Gold: We're seeing these five cent ranges in the feeder cattle market, which is exactly what we saw the last time we peaked. So I think you've got to be very careful in here. But, again, this Chinese news, it has been anticipated, it's here, if we can react past Monday or Tuesday to the positive side there may be another leg up in this market. So we don't want to just be naked short futures out here. If you're going to sell futures, buy some cheap out of the money calls to back it up. If you can sell the cattle, sell the cattle, buy some calls. Or at least spend the money and buy some puts.

Pearson: Alright. Our next question is from Craig in Iowa. And Craig wants to know, he says, the corn market doesn't know what it wants to do. You talked about the 20 cent range we've been in for seven months now. He's asking, is this pattern going to continue well into summer?

Gold: Boy I hope not. We really love the volatility, we like taking advantage of market movements either way, up or down, and protecting our clients and the market moves down, we can take money out of puts, the market moves up, we can sell cash. We love the movement, particularly at these low prices. If we were at $8 corn I wouldn't have a problem staying up here. But we're not at $8 corn, we're at $3.70, $3.80 corn and that's an issue out here. I don't see it lasting. We're heading into the summer months. I've always said that since 1973 we've had at least one opportunity to market corn and bean at profitable levels. We've seen that opportunity already in the bean market, we had $10.50 beans out there. But now can we get it in the corn? I believe something is going to happen, whether it is the fund short covering, whether it's some hot, dry weather scare, whatever it's going to be, we're going to have at least one opportunity. Certainly we hope we take it out to the upside. And the market looks like it's trying to form a base. But if we have benign weather, June and July, this market is heading south pretty quick.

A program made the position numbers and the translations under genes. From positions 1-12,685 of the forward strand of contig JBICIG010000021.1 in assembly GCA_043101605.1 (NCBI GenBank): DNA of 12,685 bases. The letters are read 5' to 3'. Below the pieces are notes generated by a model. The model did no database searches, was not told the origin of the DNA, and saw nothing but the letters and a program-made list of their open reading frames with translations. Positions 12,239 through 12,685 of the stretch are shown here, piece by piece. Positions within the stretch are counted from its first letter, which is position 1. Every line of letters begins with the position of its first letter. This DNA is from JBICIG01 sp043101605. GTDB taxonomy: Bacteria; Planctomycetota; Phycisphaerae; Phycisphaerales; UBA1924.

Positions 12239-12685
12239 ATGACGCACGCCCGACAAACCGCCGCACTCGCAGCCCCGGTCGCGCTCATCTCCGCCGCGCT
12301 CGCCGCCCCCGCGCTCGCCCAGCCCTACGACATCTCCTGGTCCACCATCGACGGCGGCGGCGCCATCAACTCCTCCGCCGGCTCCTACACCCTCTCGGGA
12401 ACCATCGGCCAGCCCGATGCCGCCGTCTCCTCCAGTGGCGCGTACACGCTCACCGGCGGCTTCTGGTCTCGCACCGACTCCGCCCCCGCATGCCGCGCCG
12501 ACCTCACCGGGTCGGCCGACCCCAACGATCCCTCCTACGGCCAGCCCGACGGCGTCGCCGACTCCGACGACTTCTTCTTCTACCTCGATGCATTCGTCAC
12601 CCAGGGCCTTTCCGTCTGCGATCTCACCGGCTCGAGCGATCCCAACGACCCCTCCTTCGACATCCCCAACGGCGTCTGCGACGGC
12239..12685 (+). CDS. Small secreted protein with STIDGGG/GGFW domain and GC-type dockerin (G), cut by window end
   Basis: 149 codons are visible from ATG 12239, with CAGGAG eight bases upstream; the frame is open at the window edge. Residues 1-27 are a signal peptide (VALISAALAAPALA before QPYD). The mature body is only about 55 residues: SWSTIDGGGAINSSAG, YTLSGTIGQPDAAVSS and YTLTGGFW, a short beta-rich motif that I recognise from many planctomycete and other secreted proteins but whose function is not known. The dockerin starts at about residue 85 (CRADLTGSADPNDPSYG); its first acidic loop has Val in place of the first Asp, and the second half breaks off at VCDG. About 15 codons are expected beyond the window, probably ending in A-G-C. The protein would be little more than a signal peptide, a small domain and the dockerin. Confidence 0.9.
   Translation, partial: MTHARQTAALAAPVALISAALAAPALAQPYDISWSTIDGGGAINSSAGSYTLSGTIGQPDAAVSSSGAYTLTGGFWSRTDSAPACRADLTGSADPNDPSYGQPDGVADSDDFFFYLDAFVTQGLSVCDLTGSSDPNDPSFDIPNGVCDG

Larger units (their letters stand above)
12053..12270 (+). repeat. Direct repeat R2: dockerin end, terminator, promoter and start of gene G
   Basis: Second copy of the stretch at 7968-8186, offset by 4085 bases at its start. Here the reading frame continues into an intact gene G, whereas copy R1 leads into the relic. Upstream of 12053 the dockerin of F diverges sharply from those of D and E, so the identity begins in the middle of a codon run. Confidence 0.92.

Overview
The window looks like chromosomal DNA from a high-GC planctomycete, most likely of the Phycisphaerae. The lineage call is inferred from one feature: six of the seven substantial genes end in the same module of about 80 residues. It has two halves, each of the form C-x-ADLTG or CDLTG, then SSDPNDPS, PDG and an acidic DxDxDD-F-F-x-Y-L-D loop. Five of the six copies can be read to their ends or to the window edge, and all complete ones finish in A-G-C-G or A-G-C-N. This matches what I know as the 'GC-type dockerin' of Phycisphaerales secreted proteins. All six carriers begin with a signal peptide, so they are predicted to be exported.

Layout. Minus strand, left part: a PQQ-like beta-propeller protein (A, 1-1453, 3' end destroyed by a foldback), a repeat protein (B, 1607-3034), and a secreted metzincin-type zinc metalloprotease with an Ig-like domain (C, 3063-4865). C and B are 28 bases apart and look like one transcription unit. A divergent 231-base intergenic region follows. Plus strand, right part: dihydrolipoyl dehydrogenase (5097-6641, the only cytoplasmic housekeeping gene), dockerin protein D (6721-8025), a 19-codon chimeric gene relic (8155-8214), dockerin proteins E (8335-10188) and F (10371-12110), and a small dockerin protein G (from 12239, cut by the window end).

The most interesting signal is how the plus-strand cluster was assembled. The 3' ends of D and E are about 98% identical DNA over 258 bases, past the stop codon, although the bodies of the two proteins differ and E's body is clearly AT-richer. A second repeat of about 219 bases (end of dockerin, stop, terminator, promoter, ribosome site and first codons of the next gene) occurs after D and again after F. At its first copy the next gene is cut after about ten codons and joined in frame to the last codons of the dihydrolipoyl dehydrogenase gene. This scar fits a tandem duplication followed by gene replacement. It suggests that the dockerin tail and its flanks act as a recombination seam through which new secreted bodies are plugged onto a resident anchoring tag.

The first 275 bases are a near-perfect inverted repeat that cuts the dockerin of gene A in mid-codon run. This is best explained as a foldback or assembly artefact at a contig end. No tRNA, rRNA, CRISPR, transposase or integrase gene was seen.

Pearson: Given the factors that we've already got plugged into the corn market, we know that exports are starting to slow down, we saw that this week, we are planning on slightly fewer acres, how much farther do you anticipate the corn market has to move to the downside? Basically test those $3.18 lows from '14 or '13, whatever that was.

Gold: I think that's a reasonable target. Again, the funds are long. Are they going to go to 250,000 short contracts? Maybe they do. I don't see it going beyond that. Who is going to push it beyond that, particularly if we get some of this old crop out of the farmer hands and there’s less incentive to push this thing lower. But, again, if we have a great growing season we know how much corn the American farmer can grow, it can be burdensome. I'm hoping something positive happens, particularly on the demand side with the Chinese or somebody else, that will take this market and go with it. On the other side, if we get any kind of a real weather scare, I remember in 1983 we met our stone low on June 29th, the day before the final acreage number at 598.25 in the beans. We rallied $3.50 in the beans in the next six weeks, we rallied the corn $1.50 or $1.80 after being on our lows. That was because it had rained all month of June, stopped raining on July 1st, started to get a little warm and then over the 4th of July weekend it was 100 plus and off to the races we went. So it's not too late by any stretch of the imagination. We're just getting the corn planted let alone in the growing season. So there's a lot of things that can still happen out here. A good friend of mine from Iowa, Dick Heinz, called me and said, don't forget, plant the beans in the mud, the crop is a dud. And there has certainly been a lot of mud out there. So we'll have to see.

Pearson: Alright. Our final question comes from Merrill. And Merrill is on Twitter @Pricehelp. Merrill says, it's a two-part question, so I want to get your take on both. Merrill says, it looks as if the economy may move into a recession. How would that event affect the ag markets? So let's tackle that first half. Do you feel as if we're setting up for a recession?